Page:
Geneva aldermen OK ‘reverter clause’ in Emma’s Landing project

Officials explain ‘reverter’ protects city interests, as residents complain

GENEVA – Aldermen unanimously approved the addition of a “reverter clause” in a real estate agreement with the Burton Foundation after an hour of sometimes heated disagreement at Monday’s meeting.

The Burton Foundation sent a letter to the city May 26 invoking its option to a second three-month extension, this time to close on Sept. 20 – instead of June 21 – citing Covid-related delays.

The Burton Foundation’s letter also stated that the current reverter clause July 1 should be extended also. The July 22, 2020 sales contract states that the “purchaser at purchaser’s option, may elect to extend the closing by up to two consecutive 90-day periods up on notice to the seller requesting same.”

The reverter clause, as explained repeatedly by city officials and city attorney Ron Sandack on Monday night, means that if the Burton Foundation does not begin construction of Emma’s Landing within six months of the new closing date, the property would revert to the city.

“The reverter (clause) is for the city’s benefit if the project isn’t built or no noticeable steps are taken within six months of closing,” Sandack said.

“If the reverter (clause) goes away, six months from September the city has no clawback opportunity if Burton does not take substantial steps towards building and completing the project,” Sandack said. “Tonight’s vote doesn’t kill the deal. It doesn’t slow down progress, it only hurts the city – if with its remedy of reversion – if it is the will of the City Council to kill the reverter.”

To further explain, Mayor Kevin Burns said if the developer chose not to develop, that land remains with the Burton Foundation.

“Without that reverter clause, they could close on the land and if they so choose – or for whatever circumstance, build partial … or build nothing at all – and we have no opportunities to say, ‘Guess what? You didn’t make material improvements, you didn’t do anything, that land is now ours,’” Burns said.

Though the only issue was the reverter clause, several residents complained that the Burton Foundation should not have a second deadline extension, and re-argued their past opposition to the project, a 45-unit affordable rental townhouse subdivision on 7.75 acres just north of Lewis Road.

The Burton Foundation is an Elgin-based nonprofit that builds affordable rental housing in various communities. The project was controversial and played a role in the mayoral race.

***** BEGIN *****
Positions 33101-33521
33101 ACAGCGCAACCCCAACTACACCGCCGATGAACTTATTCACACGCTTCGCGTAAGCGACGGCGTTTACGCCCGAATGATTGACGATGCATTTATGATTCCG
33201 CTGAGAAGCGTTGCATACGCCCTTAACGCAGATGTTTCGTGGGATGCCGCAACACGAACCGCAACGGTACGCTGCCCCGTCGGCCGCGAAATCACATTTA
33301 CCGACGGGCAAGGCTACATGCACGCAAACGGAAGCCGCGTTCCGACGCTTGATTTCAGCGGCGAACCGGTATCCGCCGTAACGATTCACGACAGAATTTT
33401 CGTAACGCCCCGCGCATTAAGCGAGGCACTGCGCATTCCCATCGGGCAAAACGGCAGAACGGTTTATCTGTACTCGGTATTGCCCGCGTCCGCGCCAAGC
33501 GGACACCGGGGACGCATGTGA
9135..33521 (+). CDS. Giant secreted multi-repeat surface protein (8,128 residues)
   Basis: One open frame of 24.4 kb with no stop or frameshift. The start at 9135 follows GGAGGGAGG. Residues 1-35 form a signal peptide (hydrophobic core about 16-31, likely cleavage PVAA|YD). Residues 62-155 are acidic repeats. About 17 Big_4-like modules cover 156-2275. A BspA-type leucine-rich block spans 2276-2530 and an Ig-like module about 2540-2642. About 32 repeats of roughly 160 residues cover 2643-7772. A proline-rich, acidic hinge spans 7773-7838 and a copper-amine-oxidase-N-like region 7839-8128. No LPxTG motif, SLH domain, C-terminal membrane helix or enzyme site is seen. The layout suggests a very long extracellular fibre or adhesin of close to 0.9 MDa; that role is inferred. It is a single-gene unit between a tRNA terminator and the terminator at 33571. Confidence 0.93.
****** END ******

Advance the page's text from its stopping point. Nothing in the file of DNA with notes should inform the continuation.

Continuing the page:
Resident Lindsey McCall criticized the developer for seeking an extension because of Covid – and for allegedly seeking to make a profit.

“I just feel that there could be a better developer out there that maybe actually has the best interest of residents – those existing residents and new residents to our community – instead of just trying to figure out how to turn a profit on this,” McCall said.

Issues had became so heated, they took on a life of their own earlier this year, and also became an issue during the mayoral race. Some residents restated those issues Monday night in a heated exchange, prompting one remote resident, Chris Bohner, to hang up and prompting Burns to cut off another remote caller, Rodney Nelson.

Burns also took the floor himself.

“Let’s talk candidly,” Burns said. “Passion is a good thing and when passion gets out of control, it’s an ugly thing. … I think everyone would agree.”

Burns said Bohner had authored several email messages and statements – all part of the official record on Emma’s Landing.

“‘Let’s hire an attorney to discover if the city of Geneva is doing what it should be doing, legally,’” Burns read. “If we discover that what they are doing is correct, then we will use the extra funds to dig up dirt on the City Council members.’ Isn’t that fun? That’s passion heading down a wrong-way street.”

Burns said he knows who the authors of the Say No To Emma’s Landing letters are – as well as those who attacked him personally and his family, and accused him of having relationships, sexual or otherwise, with the developer.

“I have had calls from men and women saying, and I quote, ‘You know it’s going to come up. It’s going to come up.’ And despite every effort to ask them, ‘What are you talking about?’ They said, ‘That’s just the way the game is played, Kevin. Welcome to the game.’ That’s not passion. That’s a pathology. It’s disgusting.”

Burns welcomed anyone to call him on his cell – 630-742-8916 – and have a candid conversation or text him.

“Be kind,” Burns said. “Call me. I’ll speak to you. But I will not restrain my passion for not putting up with the nonsense and BS any more.”